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HECM Reverse Mortgage Asset DissipationDissipation of documented assets can be used as a compensating factor to help a HECM reverse mortgage applicant overcome a residual income shortfall.

Residual income is an important part of the financial ability component of the HECM reverse mortgage financial assessment guidelines implemented in 2014. The residual income calculation helps lenders determine if an applicant has adequate income to keep up with property charges as required by the HECM program.

If an applicant doesn’t meet the residual income standard, the lender may be required to set up a life expectancy set-aside (LESA) unless the applicant can document compensating factors that make up for the income shortfall.

One of the allowable compensating factors under the FHA guidelines is asset dissipation. Any proven cash asset can potentially be dissipated, including funds in 401(k) accounts, IRAs, Roth IRAs, checking accounts, savings accounts, money markets, etc.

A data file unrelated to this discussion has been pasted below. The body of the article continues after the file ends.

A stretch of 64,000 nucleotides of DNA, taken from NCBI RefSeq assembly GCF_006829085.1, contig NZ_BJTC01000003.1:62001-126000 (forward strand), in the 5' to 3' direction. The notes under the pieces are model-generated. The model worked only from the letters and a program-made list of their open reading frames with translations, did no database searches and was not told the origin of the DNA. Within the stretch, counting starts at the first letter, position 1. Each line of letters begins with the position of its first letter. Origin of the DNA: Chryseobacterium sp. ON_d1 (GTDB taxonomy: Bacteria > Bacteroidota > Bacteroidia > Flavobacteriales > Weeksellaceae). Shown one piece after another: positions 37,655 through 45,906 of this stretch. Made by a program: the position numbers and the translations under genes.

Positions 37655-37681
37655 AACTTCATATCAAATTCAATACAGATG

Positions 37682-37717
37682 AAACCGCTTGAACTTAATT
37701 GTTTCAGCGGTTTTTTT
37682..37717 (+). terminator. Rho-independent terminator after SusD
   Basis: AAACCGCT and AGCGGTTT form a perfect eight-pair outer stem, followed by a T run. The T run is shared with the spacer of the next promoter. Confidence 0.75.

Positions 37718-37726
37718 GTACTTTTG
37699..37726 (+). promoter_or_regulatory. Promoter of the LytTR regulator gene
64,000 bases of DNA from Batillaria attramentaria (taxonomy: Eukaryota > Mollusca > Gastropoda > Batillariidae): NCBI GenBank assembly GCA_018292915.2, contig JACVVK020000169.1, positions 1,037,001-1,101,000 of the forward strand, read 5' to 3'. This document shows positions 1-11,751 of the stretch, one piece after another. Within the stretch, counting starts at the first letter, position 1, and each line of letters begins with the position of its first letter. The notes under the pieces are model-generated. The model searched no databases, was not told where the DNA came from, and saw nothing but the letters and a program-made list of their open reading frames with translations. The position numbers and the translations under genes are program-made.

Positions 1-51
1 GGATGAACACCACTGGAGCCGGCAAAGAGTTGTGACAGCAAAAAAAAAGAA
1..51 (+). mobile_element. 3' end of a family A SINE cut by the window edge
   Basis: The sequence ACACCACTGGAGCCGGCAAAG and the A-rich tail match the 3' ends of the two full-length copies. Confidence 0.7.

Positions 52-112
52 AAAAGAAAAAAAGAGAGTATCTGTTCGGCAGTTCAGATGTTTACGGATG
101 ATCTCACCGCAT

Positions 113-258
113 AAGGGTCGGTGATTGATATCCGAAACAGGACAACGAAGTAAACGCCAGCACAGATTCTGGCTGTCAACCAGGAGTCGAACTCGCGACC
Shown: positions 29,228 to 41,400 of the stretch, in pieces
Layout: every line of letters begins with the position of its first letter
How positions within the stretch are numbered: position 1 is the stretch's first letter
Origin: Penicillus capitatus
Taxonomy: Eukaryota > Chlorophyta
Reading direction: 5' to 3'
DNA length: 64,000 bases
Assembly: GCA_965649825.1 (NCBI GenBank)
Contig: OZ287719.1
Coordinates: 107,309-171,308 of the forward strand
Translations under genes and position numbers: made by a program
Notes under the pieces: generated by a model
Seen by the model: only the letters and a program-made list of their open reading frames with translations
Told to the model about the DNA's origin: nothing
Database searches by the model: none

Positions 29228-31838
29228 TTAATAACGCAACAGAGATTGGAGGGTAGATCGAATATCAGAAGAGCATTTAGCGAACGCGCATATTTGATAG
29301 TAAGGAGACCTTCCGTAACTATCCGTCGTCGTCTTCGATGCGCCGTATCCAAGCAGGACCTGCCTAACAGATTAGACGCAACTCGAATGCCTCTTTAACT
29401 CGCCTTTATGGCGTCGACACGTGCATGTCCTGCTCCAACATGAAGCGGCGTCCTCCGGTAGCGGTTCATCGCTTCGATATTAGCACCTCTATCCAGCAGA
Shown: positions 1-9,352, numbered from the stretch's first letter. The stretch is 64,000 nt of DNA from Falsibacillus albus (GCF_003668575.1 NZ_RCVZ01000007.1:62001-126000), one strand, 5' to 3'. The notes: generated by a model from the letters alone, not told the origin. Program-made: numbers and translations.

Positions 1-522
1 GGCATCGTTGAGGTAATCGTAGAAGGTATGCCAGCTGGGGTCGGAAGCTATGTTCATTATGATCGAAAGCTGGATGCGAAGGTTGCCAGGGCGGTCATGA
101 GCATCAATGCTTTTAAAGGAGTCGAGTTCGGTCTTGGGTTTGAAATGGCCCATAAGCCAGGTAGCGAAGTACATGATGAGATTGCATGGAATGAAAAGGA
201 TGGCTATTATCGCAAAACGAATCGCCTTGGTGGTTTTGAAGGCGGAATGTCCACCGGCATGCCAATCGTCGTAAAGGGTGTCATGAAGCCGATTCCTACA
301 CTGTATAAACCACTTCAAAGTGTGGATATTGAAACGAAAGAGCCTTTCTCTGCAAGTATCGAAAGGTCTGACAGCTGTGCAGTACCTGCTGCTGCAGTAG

How dissipation works

How much can be dissipated first depends on whether the asset is taxable or not. If the asset can be converted to cash with no tax penalty (such as checking accounts, money markets, Roth IRAs, etc.), then 100% of the asset can be dissipated. If the asset can only be converted to cash with a tax penalty (401(k) accounts, traditional IRAs, etc.), then only 85% of the asset can be used for dissipation.

The amount of imputed hypothetical income is calculated by dividing the qualifying value of the asset by the estimated remaining life span of the borrower (based on Loan Period 2 of the Assumed Loan Periods for Computations of Total Annual Loan Cost Rates).

As an example, let’s assume a borrower has $100,000 in a Roth IRA (which isn’t taxable), 12 years estimated lifespan remaining, and a residual income shortfall of $500. With a remaining estimated lifespan of 12  years (144 months), the imputed monthly income from asset dissipation would be $694.44/month ($100,000 divided by 144 months).

As you can see, the imputed income from the Roth IRA makes up for the residual income shortfall in this example. These assets could make it possible for this borrower to avoid a LESA or be declined altogether.

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